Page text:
Under the new Turkish dominion the Greek community, being direct subjects of the Ottoman Empire, tried to get possession of the Church of the Holy Sepulchre. Entering Costantinople in 1453, Mohammed II proclaimed the Greek Patriarch of Costantinople the religious and civil head of all the Oriental Christians resident in his Empire.

Patriarch Theophanius, with the help of archdeacon Gregory, obtained in 1633 a firman ante-dated to the time of Omar (638) which conferred to him the ownership of the Grotto of the Nativity, Mount Calvary and the Stone of Unction at the Holy Sepulchre. Gregory confessed the forgery, and the Western Powers, and Pope Urban VII, succeeded in having the firman withdrawn in 1636.

It was a time when money and gold were valued most and the meanders of intrigues made the Church of the Holy Sepulchre a prized trophy which the sultan could sell to the one offering the most money! In fact between 1630 and 1637, under Murad IV (1623-1640), various parts of the Holy Sepulchre changed hands six times. The Franciscans would not have been able to sustain this costly battle had it not been for France which became the official protector of the Holy Sites and their custodians.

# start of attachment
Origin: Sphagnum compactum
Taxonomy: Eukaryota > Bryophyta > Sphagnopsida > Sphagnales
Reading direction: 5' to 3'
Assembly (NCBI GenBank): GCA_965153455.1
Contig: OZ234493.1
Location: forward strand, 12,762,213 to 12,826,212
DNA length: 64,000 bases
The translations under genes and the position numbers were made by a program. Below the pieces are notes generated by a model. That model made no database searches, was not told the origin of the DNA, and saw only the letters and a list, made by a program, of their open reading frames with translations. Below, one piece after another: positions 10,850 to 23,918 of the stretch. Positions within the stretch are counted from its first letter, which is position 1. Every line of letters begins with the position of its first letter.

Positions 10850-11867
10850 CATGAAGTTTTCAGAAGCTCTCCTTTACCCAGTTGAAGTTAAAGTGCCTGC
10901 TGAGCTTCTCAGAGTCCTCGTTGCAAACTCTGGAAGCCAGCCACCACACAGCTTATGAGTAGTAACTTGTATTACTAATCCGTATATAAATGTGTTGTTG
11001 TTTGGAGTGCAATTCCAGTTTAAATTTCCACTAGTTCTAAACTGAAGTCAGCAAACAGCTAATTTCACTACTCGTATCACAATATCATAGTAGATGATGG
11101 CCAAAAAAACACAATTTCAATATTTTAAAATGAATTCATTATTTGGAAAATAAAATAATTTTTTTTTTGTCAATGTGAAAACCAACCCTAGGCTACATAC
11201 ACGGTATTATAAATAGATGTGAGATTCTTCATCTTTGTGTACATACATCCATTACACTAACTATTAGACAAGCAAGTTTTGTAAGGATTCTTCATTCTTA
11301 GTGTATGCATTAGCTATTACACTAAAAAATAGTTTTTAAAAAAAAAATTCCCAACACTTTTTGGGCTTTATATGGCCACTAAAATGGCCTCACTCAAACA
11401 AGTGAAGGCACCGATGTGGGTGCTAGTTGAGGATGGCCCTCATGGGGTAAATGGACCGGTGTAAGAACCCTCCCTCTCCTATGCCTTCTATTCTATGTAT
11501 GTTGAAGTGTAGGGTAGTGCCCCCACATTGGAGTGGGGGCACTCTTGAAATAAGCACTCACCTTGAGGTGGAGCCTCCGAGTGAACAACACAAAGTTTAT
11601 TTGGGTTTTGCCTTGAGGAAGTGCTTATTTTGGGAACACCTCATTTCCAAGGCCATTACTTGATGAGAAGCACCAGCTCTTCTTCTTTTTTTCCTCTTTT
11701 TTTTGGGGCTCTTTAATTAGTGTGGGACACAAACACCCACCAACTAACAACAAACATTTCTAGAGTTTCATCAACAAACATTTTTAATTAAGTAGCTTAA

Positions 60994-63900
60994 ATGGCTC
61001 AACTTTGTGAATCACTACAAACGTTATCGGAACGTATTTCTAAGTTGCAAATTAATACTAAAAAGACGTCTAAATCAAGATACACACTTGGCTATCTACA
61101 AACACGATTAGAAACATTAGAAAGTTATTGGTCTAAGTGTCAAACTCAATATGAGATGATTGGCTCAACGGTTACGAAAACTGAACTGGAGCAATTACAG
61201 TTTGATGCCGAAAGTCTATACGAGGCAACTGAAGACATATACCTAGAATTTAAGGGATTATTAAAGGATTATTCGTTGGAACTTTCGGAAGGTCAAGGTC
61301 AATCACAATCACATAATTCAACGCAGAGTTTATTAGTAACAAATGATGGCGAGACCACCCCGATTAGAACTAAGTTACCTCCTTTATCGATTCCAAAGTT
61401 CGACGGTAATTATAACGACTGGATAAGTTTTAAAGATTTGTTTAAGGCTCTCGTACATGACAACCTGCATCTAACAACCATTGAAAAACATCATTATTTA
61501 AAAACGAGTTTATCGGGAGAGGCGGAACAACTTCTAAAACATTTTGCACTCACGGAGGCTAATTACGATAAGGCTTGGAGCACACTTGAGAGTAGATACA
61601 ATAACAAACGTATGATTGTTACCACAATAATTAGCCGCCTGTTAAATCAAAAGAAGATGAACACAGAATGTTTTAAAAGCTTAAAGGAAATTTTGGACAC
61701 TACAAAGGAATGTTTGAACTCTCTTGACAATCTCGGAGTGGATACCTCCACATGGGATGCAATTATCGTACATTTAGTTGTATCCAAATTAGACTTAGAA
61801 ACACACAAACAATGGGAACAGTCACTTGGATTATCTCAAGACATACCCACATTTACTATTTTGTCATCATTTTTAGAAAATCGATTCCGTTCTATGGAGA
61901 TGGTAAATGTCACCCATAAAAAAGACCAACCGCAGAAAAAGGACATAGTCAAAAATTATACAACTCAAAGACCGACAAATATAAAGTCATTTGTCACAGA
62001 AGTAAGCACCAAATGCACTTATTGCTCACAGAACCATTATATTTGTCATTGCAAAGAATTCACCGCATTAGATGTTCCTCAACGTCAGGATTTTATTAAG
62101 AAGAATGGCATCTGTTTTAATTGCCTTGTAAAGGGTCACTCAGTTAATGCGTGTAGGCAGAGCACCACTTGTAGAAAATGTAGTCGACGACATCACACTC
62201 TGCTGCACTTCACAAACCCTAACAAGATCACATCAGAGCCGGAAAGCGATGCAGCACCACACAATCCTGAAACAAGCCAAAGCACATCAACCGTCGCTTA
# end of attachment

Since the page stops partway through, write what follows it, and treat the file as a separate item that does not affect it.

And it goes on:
The silver lamps

The silver lamps in front of the Holy Sepulchre
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During the imprisonment of the Franciscans (1537-1540), the Copts obtained permission from the Turkish government to erect an altar behind the Aedicula of the Holy Sepulchre.

The Coptic Chapel

The Coptic Chapel behind the Aedicula of the Holy Sepulchre
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The earthquake of 1545 shook the belfry and a part of it fell onto the baptistery underneath.